According to an article in today’s Huffington Post (and this has been noted by others before) the biggest terror threat to New York City is the possibility of an attack on the Subway system. It’s happened already in Madrid, London and Minsk, and there have been foiled attempts in New York. So now it’s simply routine in the subways to see security cameras, random bag checks, motion detectors, as well as a large police presence armed with high-powered rifles, radiation detectors, and bomb-sniffing dogs. Patrons hear loudspeaker messages reminding them “If you see something, say something”.
Clearly these security measures and strategies are necessary. But will it ever end? Is New York and the rest of the world doomed to a future of endless fear and suspicion? Perhaps not. Bin Laden is gone. Leon Panetta recently said that a successful end to the war on terror is in sight. Might we eventually win this battle, and return to a safe, secure world, where cruelty and hatred are replaced with vibrancy and joy?
Not by police, military, or political actions alone – though these are certainly necessary (we cannot be naïve or drop our vigilance). But ultimately, the different world we seek is only possible if we become different people, i.e., different on the inside. So the real long-term question is whether this is possible. Can enemies come together and become friends? Throughout history this has happened – we’re now friends with Germany and Japan for instance. And yet, the Middle East conflict seems so intractable! Is it conceivable that the Israelis and their allies could ever have a peaceful, friendly, beneficent relationship with the Palestinians and their allies? What hope do we have?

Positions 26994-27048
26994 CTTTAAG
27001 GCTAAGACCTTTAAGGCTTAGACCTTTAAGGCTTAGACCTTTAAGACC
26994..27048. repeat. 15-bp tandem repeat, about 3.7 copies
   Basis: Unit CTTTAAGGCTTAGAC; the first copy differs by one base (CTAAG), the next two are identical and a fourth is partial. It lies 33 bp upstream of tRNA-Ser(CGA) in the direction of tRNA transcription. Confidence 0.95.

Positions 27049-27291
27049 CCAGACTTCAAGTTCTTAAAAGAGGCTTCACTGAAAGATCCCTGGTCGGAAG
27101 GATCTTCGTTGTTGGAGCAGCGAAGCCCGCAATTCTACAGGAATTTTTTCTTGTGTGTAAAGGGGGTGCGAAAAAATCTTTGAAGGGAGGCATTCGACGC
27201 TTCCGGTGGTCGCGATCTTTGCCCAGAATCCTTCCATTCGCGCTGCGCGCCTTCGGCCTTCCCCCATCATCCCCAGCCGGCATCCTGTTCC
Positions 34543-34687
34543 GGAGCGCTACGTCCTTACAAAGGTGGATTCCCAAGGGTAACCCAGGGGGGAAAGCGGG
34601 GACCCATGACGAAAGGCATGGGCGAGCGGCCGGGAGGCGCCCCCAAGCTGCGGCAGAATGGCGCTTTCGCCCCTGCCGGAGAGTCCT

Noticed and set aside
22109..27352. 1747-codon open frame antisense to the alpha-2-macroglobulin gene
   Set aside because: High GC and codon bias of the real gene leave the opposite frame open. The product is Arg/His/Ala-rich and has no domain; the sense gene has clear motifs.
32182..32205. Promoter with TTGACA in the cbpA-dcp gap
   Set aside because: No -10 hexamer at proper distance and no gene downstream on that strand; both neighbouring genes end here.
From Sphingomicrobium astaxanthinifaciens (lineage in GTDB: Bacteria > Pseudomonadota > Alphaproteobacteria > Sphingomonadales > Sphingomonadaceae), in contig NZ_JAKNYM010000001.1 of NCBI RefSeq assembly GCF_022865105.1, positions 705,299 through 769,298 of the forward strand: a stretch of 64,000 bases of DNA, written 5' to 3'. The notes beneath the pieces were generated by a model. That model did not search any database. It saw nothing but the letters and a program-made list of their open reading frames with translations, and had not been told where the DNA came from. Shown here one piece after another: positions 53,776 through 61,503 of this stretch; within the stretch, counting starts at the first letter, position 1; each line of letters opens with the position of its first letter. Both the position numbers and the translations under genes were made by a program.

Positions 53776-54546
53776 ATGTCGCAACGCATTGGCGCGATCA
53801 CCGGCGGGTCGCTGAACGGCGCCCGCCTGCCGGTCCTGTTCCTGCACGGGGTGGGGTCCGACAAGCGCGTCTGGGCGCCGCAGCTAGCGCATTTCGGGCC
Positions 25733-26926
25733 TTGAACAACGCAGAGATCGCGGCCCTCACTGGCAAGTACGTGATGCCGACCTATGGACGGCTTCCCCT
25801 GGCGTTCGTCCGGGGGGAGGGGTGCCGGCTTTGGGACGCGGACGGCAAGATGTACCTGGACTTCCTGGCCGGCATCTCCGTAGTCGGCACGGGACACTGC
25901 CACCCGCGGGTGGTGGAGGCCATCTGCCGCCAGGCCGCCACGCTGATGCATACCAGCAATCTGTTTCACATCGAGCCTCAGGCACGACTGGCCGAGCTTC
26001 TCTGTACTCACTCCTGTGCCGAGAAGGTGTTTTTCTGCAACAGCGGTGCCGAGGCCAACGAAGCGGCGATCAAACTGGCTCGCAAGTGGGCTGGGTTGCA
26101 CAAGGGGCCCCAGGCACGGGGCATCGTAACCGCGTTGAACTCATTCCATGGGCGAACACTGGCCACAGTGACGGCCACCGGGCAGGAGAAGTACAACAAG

Soon after the Sacrifice scene in Genesis, Sarah passed away and Abraham arranged for Isaac to marry Rebecca. As Rebecca arrived, we are told that “Isaac had just come back from the vicinity of Beer-lahai-roi” – which means ‘the well of the Living One who sees me’, and was so named many years earlier by Hagar (Abraham’s concubine and Ishmael’s mother). The Bible then tells us that Abraham also now remarried, this time to a woman named Keturah, and he lived another 37 years. When he passed away, Isaac and Ishmael together buried him, and then “Isaac settled near Beer-lahai-roi.”
According to the Oral Tradition, preserved in the Talmud, ‘Keturah’ was another name for Hagar. Before Rebecca arrived, Isaac had been in Beer-lahai-roi – which strongly suggests that he had been living with Hagar and his brother Ishmael! And after Abraham’s death, Isaac returned again and “settled near Beer-lahai-roi.”
So what is this story telling us? On a psychological and family level, the story suggests that it is never too late for broken families to come back to each other and heal their wounds. On a social and political level, given the immense importance of this particular family for all of western history, it clearly tells us that since Isaac and Ishmael could reunite as brothers, there is no reason why their children, Jews and Muslims, cannot do the same.